{recipe} Fettucine with Shaved Brussels Sprouts, Marcona Almonds, and Bacon

Brussels sprouts and bacon–a classic combination. Add Marcona almonds, minced shallots, and touches of cream, white wine, and parmigiano, and you have a 20-minute pasta dish that transcends the mere classic and becomes, well, pretty fancy.

Have you had a Marcona almond yet? They are not like other almonds, which is to say, OK but unexciting. Marcona almonds:

  1. are shorter and rounder in shape than regular almonds
  2. are traditionally fried or roasted in olive oil lightly before serving (or selling)
  3. taste far more buttery and delicious than regular almonds (see 2), and
  4. have a cool and exotic-sounding name.

They are kind of soft and have a wrinkly texture. They are a fantastic compliment to honey and stinky cheeses. That is, if you can refrain from eating them all before you get out the honey and the cheeses.

Marcona almonds are from Spain, where they are known as the Queen of Almonds. I’m not sure if that includes some kind of tiny, almond-sized tiara and sash or what, but I like it. I desperately want to be able to tell you that Marcona almonds come from a faraway and romantic medieval village called Marcona that’s surrounded by crumbling stone walls and has a rich oral history and Moorish-influenced architecture, but I can’t confirm that. By “can’t confirm” I mean I just made it up. Sadly, when I look in Google maps, I can’t even confirm that there is a place in Spain with that name. Suffice it to say they are from Spain and they are delicious.

But I can tell you why Brussels sprouts are called Brussels sprouts. Five bucks to the first person to guess where the Brussels sprout was first cultivated. That’s right: Belgium, of which Brussels is the capital. Knowing the Belgium connection will help people remember the spelling too–since they are often mistakenly referred to as Brussel sprouts or Brussel’s sprouts. But this isn’t supposed to be a spelling lesson, so I’ll just get to the recipe.

Fettucine with Shaved Brussels Sprouts, Marcona Almonds, and Bacon
serves 2


  • 1/4 lb bacon, cut in small pieces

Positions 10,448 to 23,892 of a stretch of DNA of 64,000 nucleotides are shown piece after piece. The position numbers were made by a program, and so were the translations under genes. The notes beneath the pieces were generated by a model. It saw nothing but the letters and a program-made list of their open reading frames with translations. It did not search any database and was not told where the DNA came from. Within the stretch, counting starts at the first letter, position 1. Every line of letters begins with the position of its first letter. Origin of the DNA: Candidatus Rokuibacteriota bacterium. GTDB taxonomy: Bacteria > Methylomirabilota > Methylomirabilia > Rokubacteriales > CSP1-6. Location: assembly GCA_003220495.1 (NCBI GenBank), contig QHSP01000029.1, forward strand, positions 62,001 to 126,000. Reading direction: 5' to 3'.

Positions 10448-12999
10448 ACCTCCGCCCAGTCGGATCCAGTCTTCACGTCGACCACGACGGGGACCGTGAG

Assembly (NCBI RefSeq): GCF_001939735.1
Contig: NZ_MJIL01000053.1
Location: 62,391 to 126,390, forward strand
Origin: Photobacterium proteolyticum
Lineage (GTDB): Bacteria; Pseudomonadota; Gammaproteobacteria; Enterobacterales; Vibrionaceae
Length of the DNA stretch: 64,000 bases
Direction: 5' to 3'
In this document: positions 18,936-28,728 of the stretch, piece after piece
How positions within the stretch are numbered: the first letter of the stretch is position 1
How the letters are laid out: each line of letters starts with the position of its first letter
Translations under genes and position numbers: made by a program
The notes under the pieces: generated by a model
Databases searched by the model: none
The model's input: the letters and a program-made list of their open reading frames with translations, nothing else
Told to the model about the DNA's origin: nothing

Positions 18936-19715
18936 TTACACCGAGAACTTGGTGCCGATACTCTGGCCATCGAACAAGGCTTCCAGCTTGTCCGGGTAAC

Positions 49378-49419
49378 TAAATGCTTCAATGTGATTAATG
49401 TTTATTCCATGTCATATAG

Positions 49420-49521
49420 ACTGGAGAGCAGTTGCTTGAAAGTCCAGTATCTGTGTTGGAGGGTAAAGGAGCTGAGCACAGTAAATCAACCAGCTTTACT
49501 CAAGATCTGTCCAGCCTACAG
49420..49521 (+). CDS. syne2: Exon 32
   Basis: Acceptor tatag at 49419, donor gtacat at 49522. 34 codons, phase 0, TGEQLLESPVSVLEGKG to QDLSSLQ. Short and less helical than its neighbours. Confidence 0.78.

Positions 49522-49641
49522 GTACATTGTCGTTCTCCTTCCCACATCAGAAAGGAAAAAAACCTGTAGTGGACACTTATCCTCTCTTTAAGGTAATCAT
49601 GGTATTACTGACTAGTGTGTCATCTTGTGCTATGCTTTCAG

• 1 large or 2 small shallots, diced finely
  • 6-8 oz Brussels sprouts, cleaned, trimmed, and thinly sliced
  • 1/4 cup white wine
  • zest of 1 lemon
  • 1 Tblsp heavy cream
  • 1/4 cup grated parmesan
  • 3 Tblsp Marcona almonds, chopped coarsely
  • 8 oz fresh or dried fettucine


  • Bring a pot of salted water to a boil for the fettucine.
  • Meanwhile, cook the bacon in a large saute pan over medium low heat until crisp. Remove to paper towels with a slotted spoon. Pour bacon grease out of the pan, leaving about a tablespoon of grease still in the pan.
  • Increase heat to medium and put shallots and Brussels sprouts in the pan. Season with salt and pepper to taste. Cook, stirring every few minutes, until sprouts are browning and shallots are translucent, about 5-7 minutes.
  • While shallots and sprouts are browning, bring the fettucine water back to the boil and add noodles to cook. When they are cooked al dente, remove them to a bowl with tongs, reserving the pasta water.
  • When the Brussels sprouts and shallots are browned, add white wine and lemon zest. Cook until wine evaporates. Add cream and parmesan and cook about 30 seconds, just to heat through and combine. Add about 1/2 cup of pasta water and cook, stirring, until sauce is creamy. Add almonds and bacon and stir to heat and combine.
  • Toss sauce with pasta. Garnish with parmesan and almonds and serve immediately.

You may also like...